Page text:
Lie, on the other hand, does not require a direct object. So, if you want to lie down on the couch, you’re free to do so. Please note: “on the couch” is NOT a direct object (yet another prepositional phrase, more on that later) as the couch is not doing the lying down, you are the one doing it. Okay, get up now.

Sounds easy, right?

Here’s an easy way to remember:

Fans of older music will be shocked to know that both Bob Dylan and Eric Clapton are wrong: “Lay, lady, lay” should be “Lie, lady, lie“, and “Lay down, Sally” should be “Lie down, Sally”. Yet, Kelly Rowland, in all her pop-princess glory, is totally right with “Lay it on me“. Well, that’s music for you.

The present participles of these verbs aren’t so bad, either. As a reminder, participles are part of the perfect tenses– they are the latter half of verb phrases with am, has/has been, and have/have been in them.

The present tense of lie is lying— as in, “I’m lying down on the couch right now; it’s pretty awesome”. Or, “He’s been lying on the couch for a while, he must be lazy.”

The present tense of lay is laying, which is pretty straight forward. One example is: “She has been laying her coat on my chair every day since she’s moved in.” Or, for special occasions, you can say: “The Golden Goose has been laying golden eggs again!” This works because the golden eggs serve as the direct object in this sentence; it’s a different definition, but the same rule applies.

Okay, here comes the really tricky part.

The past tense of lay is laid. The past participle of lay is also laid. Too easy.

But, the past tense of lie is lay. Not so easy. And, a little ridiculous, if you ask me. To make it a little more difficult, the past participle of lie is lain. Ugh.

(To refresh your memory: the past participle is used to form the perfect tenses–I.e, the verb phrases that have has, have, and had in them.)

Laws of language aside, it is what it is. Your job though is to remember it. I don’t have any funny or stupid-yet-oddly-helpful ways to remember it, so just memorize it. Sorry, guys.

Here’s how to conjugate both lie and lay in the past tense, with examples::

LIE

  • Present tense: Lie

I lie in bed at night, thinking about dinosaurs.

  • Past tense: Lay

Yesterday, I lay there thinking about them, too.

  • Past Participle: Lain

And, the night before last, I also had lain in bed thinking about them. I may have a problem.

 

LAY

  • Present Tense: Lay

I lay my coat on this chair, usually.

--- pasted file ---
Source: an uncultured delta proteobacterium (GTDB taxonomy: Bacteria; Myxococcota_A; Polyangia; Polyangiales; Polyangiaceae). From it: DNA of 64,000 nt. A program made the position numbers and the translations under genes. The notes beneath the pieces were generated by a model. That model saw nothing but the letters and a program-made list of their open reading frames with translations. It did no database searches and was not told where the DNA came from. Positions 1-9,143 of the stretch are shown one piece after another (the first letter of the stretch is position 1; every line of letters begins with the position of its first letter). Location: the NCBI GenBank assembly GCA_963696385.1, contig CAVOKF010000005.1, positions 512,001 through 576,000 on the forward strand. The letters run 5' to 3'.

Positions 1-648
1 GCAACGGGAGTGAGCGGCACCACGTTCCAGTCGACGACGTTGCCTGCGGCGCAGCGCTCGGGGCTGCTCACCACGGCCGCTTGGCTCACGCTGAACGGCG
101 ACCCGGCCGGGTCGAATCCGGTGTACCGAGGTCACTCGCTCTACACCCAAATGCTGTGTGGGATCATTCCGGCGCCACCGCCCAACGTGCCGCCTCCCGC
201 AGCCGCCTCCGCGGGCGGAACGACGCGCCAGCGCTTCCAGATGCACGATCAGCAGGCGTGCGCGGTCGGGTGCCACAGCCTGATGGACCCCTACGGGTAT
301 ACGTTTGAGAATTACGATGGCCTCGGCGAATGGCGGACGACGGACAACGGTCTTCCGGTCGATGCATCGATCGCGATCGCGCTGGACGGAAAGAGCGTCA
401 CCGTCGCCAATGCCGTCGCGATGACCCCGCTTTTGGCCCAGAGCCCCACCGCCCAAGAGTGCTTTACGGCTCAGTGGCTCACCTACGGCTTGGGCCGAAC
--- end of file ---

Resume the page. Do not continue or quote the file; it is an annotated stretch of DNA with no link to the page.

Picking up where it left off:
• Past Tense: Laid

Earlier, I laid my coat on this chair  But, it’s not there.

  • Past Participle: Laid

Oh, I forgot I had laid my coat on the bed instead. Fail.

Easy? It can be when working with present tense, but it can get confusing when using the past tense. Unfortunately, the only way to learn how to do this properly is by memorizing these rules. But, it gets easier with practice, don’t worry. Soon enough, you’ll be laying and lying all over the place.

How to write a resume.

Pens and ink. (From Keith Williamson on Flickr.)

With application season gearing up, all sorts of questions are coming up– not surprisingly, they don’t all involve personal statements. Application packets can be lengthy with lots and lots of written, edited material to keep track of– your statement, of course, as well as letters of recommendation, supplemental essays (like addenda, for instance), and your resume.

In all this hubbub, the resume is often left for last, as it is supposedly the easiest of them all. To some extent, that is true. But don’t ignore it and certainly don’t forget about it– it is representative of you by containing a wealth of information about you, making a vital document in your application.

Whether you’ve chosen to write about volunteering for an NGO or coaching the local little league team, you are free to talk about these experiences in your statement. But, you don’t want to waste valuable space (and time!) listing your entire job description. Of course, your personal statement might not even be about about your time at school or in the work force– and that makes your resume even more important.

Your personal statement is meant to highlight your personality and drive. In it, you’re encouraged to describe how your school, work, and life experiences have demonstrated your qualities or have honed and developed them. Your resume, in turn, provides the background knowledge of these experiences. While your personal statement is meant to persuade the admission counselor with a creative yet compelling argument,  your resume provides the factual evidence to back this up. It serves as a gallery of your school and work experiences, awards, and accomplishments. Your resume is where you can more explicitly state what these work and job responsibilities were / are and how they fit with these qualities emphasized in your personal statement.